Recently members of the NYS IPM Program met in Albany as part of a joint meeting of the Clean, Green, and Healthy Schools Steering Committee and the Statewide School IPM Committee.
Clean, Green, and Health Schools is coordinated by the NYS Department of Health and helmed by Dr. Michele Herdt. Their purpose is to promote a healthy learning and working environment in our state’s schools, both public and private.
What is a School Environmental Health Program?
School environmental health is the way the physical environment of school buildings and school grounds influence the overall health and safety of occupants. School environments can impact occupant health, absenteeism, employee/student retention and satisfaction, academic performance, and operation costs for the school. Children are more vulnerable to environmental exposures because they eat and drink more, relative to their body weight, than adults, their body systems are still developing, and their behaviors put them at greater risk, such as hand-to-mouth action and playing on the ground.
The New York State Clean, Green, and Healthy Schools Program is designed to help all school employees, volunteers, students, parents, and guardians contribute to improving their school’s environmental health. The program has been developed by a multi-disciplinary Steering Committee to help schools improve their environmental health through voluntary guidelines. Schools that participate in this program gain the opportunity and knowledge to create schools with better environmental health. The program provides information for all school occupants on policies, best practices, tools, knowledge, and resources in nine main areas:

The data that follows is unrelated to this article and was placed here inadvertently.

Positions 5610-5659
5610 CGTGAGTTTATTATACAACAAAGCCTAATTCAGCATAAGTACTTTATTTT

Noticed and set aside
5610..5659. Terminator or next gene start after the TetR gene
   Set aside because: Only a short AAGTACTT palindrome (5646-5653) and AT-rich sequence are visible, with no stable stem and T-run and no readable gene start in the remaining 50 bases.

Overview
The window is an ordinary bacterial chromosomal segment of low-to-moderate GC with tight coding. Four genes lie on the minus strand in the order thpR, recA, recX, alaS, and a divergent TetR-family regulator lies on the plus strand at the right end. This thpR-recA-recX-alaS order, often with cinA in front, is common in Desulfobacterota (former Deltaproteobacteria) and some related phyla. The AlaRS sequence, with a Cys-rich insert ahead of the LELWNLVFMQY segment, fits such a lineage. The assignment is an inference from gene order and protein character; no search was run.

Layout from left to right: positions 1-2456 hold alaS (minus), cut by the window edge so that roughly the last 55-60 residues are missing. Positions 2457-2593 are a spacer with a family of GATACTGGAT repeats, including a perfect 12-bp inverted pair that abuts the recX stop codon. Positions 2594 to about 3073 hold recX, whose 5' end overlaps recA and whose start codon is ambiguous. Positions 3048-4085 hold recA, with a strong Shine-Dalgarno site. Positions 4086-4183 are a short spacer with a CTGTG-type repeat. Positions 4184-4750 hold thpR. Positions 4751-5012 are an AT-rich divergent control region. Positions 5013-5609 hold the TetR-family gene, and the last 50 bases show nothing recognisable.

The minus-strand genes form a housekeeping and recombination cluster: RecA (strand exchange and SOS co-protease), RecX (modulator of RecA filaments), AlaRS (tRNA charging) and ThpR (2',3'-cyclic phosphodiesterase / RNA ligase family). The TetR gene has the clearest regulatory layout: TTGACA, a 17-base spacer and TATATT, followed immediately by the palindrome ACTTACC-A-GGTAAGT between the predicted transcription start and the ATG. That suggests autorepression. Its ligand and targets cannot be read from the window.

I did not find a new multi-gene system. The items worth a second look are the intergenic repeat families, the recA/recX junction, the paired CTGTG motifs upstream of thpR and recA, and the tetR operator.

- Indoor Air Quality;
- Energy and Resource Conservation;
- Integrated Pest Management;
- Mold and Moisture;
- Chemical and Environmental Hazards;
- Cleaning and Maintenance;
- Water Quality.
Last year, they began a free pilot program to create safer and healthier learning and working environments for all students and staff across New York State. We are looking for schools that would like to be a part of this pilot program and improve the environmental health of their school through low or no cost actions.
As of October, 2018 they have ten school buildings involved, and hope to have at least 10% of NY schools enrolled in the program by 2024.
The NYS IPM Program is glad to be part of the efforts.
Later in the morning Vickie A. Smith and David Frank from the NYS Dept. Of Education shared their work with charter schools, engaging the participants in the joint meeting with ideas on how to better reach this growing segment of education in NYS.
While we have sought to find a way to work with non-public schools in NY, charter schools are also another subset with their own particular concerns. Like many non-publics, some charter schools operate in rented buildings (some are indeed buildings owned by a public school), and therefore it is not always clear who is responsible for environmental issues school staff face. Charter schools have multiple authorities to report to depending on their location: The NYS Board of Regents, SUNY trustees, NY City Department of Education and the Buffalo City School District. Many students in charter schools are ‘at-risk’. 80% are considered economically challenged, or have disabilities or language barriers.
Charter schools are considered public schools and must comply with many of the same rules. Our day of discussion proved there are plenty of opportunities to increase the use of IPM in all schools in NY State.
Staff of the NYS IPM Program finished out the day’s meeting with a look at Don’t Get Ticked NY efforts. This included sharing the Ticks on School Grounds posters.
For more on ticks visit our page Don’t Get Ticked New York.